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Northern Ireland economy 'could take a generation to recover'

Construction output was down in the north in the last quarter if 2019 - long before coronavirus hit
Gary McDonald Business Editor

IT could be a generation until people in Northern Ireland enjoy anything like the boom times of the early and mid-noughties, new data is suggesting.

With hundreds of millions of pounds being thrown at dealing with the immediacy of coronavirus - money which will ultimately have to be paid back - Ulster University economists claim the north's economy is set to shrink by as much as 10 per cent this year as 250,000 workers are signed on to the government’s job retention scheme.

And separate figures revealed that the region's economic output increased by 0.2 per cent in the October-December quarter and by 0.6 per cent over the year.

That is still four whole percentage points below where it was in the boom days of spring 2007.

And with another recession now inevitable when the UK emerges from the current covid catastrophe, it will could be at least a decade - but likely much longer - until the economy gets back on an even keel.

Ulster Bank chief economist Richard Ramsey says: "Quarter two 2020 will be a freak economic indicator fest. Private sector output fell 13 per cent in the last recession, Q2 2007 to Q2 2013).

"But that fall, over six years, is likely to be exceeded in just one quarter."

It comes as a report for the Ulster University Economic Policy Centre (UUEPC) painted a grim picture of the economy in the short term.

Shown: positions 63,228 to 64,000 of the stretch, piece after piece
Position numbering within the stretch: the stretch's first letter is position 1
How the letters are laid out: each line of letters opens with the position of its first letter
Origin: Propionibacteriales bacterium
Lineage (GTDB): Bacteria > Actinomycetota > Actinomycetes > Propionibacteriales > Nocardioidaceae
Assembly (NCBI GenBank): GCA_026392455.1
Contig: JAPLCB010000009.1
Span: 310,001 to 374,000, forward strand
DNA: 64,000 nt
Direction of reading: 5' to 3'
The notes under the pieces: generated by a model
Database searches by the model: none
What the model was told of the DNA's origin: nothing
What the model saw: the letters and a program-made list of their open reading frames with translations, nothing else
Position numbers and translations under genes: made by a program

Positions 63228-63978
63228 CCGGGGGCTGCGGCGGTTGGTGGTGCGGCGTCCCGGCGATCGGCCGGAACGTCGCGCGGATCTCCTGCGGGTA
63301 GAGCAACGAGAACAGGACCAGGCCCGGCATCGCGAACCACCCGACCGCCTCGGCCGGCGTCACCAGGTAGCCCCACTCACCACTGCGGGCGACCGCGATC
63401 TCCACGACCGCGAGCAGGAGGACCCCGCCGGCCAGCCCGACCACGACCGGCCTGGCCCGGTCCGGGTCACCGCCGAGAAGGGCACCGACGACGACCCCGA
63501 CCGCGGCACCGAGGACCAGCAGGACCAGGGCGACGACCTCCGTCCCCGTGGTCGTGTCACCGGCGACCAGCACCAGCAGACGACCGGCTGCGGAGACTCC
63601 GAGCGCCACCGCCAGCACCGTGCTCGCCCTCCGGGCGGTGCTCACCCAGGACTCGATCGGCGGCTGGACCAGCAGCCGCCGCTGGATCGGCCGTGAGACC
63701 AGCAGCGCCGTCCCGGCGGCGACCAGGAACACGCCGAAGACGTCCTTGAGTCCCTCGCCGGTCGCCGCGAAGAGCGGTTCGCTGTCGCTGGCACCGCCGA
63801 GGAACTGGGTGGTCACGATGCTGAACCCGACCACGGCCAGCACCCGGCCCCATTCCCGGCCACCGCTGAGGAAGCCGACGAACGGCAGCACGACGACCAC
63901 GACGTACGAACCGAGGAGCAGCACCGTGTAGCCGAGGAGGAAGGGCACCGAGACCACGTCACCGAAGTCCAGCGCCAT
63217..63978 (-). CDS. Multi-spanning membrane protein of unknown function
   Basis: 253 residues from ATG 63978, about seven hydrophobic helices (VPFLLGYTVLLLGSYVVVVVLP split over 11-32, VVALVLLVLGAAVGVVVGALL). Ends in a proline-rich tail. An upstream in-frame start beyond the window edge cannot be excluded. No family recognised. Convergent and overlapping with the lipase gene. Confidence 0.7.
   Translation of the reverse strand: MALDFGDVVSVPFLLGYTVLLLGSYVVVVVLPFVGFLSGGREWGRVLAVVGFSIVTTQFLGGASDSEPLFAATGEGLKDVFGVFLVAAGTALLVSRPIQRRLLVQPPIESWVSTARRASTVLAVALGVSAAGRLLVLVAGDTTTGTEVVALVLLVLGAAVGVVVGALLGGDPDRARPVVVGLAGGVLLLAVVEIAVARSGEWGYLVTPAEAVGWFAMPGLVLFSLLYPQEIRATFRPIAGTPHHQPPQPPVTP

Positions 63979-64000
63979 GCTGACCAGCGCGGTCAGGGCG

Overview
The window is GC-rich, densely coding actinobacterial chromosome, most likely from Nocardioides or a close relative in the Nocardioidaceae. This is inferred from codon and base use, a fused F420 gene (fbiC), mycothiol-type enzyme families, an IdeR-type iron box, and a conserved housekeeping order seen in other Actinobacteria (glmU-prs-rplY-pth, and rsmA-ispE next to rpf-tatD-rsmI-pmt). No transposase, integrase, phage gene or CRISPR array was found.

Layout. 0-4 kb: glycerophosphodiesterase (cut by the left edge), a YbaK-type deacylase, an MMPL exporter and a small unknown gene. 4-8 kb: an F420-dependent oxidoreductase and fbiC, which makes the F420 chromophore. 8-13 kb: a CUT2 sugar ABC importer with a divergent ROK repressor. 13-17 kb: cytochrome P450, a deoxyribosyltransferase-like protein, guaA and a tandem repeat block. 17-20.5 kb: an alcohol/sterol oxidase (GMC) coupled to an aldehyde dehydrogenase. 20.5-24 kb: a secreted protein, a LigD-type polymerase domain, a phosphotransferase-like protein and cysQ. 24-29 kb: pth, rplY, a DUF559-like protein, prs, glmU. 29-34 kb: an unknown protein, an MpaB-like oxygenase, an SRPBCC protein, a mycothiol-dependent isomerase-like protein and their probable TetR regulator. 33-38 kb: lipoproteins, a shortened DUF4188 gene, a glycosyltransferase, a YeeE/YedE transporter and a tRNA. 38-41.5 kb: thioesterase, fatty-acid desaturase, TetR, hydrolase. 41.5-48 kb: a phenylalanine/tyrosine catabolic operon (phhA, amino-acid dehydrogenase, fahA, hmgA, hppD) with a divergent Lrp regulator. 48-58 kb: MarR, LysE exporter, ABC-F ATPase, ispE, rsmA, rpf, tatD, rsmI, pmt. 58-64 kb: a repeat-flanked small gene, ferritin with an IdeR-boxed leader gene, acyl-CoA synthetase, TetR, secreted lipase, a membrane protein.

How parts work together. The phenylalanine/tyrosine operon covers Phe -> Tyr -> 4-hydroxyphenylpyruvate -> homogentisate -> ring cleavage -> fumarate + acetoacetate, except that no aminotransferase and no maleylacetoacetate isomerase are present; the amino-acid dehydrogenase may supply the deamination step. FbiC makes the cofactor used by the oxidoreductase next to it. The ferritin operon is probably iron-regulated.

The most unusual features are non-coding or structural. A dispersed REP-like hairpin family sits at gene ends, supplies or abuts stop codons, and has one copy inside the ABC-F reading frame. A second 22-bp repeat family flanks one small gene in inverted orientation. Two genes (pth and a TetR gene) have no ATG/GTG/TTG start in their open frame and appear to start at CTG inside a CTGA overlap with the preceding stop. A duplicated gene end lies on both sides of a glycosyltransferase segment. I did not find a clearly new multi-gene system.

Its director Gareth Hetherington said: "This crisis is unique, because never before have governments collectively told their populations to stay at home and in doing so shut down a significant proportion of global economic capacity."

He added: "It's quite correct to prioritise public health, but economic recessions and depressions also come with a significant human cost.

"But the unenviable decision facing our political leaders will be how to balance public health and economic normalisation.

"The timing of that decision will be very difficult and highly contentious."

Meanwhile another regular business barometer out yesterday, looking at construction output by Northern Ireland firms, found that in the fourth quarter of 2019 workloads were down 1.2 per cent on the previous three months and 1.3 per cent down on the same quarter in 2018.

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